Featured image: The warps in spacetime caused by gravity even affect light, so that heavy objects create distorted views of galaxies behind them. (Courtesy NASA)
Our guest this week is the luminous Prof. Jo Dunkley of Princeton’s Departments of Physics and Astrophysical Sciences, who just published her first book, Our Universe: An Astronomer’s Guide. Jo boils down our universe’s 13 billion year history into a digestible story, traveling from planets to stars to clumps of dark matter on the way. She reminds us of the painstaking research that enables our modern understanding: for example, female “computers” like Henrietta Swan Leavitt in the early 20th century made crucial discoveries about stars and distance even as male scientists monopolized the telescopes. Finally, Jo explains the radical idea of measuring gravity by looking at distortions in the cosmic microwave background, a primary thrust of her current research.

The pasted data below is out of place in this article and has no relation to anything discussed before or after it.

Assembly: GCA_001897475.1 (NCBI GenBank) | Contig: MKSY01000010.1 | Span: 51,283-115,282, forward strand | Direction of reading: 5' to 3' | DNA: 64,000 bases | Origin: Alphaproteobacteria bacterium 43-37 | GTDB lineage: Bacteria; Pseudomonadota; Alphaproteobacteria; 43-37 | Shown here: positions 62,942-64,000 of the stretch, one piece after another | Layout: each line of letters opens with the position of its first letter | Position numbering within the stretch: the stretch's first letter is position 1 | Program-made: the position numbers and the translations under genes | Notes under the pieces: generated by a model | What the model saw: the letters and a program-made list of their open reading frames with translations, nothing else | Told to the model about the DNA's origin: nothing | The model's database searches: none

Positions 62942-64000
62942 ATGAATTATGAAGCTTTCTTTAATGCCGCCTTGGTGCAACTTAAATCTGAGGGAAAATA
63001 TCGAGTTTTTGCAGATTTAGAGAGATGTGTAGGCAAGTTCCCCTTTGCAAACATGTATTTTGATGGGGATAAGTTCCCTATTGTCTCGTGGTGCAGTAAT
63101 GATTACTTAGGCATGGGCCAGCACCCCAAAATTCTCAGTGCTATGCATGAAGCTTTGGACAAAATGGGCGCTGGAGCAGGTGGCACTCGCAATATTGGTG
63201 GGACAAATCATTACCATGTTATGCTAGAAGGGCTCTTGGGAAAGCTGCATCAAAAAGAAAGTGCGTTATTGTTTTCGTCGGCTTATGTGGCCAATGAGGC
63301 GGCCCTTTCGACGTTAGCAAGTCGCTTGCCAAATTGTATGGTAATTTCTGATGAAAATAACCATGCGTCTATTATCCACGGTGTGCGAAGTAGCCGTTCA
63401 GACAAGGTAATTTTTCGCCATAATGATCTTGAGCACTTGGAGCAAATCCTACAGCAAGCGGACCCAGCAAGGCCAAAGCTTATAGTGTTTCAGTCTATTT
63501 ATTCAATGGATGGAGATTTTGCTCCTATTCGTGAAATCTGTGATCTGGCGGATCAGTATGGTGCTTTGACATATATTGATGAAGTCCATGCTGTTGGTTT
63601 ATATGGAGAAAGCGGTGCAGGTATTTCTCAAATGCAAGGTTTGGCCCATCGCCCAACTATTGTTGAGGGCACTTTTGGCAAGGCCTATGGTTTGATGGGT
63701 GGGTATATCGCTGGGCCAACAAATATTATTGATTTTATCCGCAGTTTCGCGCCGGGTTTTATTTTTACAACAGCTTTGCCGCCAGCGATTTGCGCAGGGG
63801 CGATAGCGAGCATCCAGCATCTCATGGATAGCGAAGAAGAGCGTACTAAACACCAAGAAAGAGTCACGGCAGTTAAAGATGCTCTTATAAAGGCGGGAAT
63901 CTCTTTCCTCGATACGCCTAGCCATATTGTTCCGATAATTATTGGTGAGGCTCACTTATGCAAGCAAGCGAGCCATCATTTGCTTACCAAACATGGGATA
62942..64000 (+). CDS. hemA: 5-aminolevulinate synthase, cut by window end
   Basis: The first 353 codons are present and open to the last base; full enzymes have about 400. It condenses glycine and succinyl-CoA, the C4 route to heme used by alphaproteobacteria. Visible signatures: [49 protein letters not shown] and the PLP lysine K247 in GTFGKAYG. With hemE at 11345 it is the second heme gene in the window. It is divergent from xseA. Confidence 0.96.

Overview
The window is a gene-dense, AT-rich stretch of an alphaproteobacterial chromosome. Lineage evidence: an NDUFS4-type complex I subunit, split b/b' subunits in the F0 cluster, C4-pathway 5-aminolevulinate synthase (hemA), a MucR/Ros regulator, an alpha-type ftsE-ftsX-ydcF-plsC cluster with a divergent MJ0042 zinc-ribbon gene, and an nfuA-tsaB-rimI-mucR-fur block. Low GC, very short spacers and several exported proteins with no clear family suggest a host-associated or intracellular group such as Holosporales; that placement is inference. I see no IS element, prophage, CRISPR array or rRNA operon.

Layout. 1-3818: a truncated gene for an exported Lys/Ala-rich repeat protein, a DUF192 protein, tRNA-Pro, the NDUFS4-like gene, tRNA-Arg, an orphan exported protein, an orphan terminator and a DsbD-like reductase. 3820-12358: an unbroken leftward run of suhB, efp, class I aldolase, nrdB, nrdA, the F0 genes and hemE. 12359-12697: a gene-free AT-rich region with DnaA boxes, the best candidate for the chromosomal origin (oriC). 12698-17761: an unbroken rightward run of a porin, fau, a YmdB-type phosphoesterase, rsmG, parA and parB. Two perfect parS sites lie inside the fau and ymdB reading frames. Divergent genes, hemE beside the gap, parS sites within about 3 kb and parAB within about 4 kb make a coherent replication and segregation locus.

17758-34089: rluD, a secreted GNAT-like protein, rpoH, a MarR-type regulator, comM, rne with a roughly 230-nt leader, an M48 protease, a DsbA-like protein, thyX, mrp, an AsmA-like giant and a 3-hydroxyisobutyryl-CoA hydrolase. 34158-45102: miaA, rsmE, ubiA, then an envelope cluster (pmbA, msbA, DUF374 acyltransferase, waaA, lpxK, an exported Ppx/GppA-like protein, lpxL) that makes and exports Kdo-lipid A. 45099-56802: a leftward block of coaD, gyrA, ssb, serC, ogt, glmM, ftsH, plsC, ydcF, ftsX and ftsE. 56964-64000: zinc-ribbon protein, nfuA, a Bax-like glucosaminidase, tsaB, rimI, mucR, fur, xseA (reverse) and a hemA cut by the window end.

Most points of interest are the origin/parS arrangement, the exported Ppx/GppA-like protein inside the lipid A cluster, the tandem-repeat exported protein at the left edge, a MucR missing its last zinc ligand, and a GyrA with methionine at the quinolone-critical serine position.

In other news:
- Three exoplanets around one star: the Transiting Exoplanet Survey Satellite just discovered a trio of planets larger than Earth but smaller than Neptune, filling a gap we don’t have in our own solar system.
- Human brains may be capable of halfway sleeping, according to new models of cross-brain communication that show unihemispheric sleep–just like dolphins and birds.
The playlist can be found at WPRB.com or below.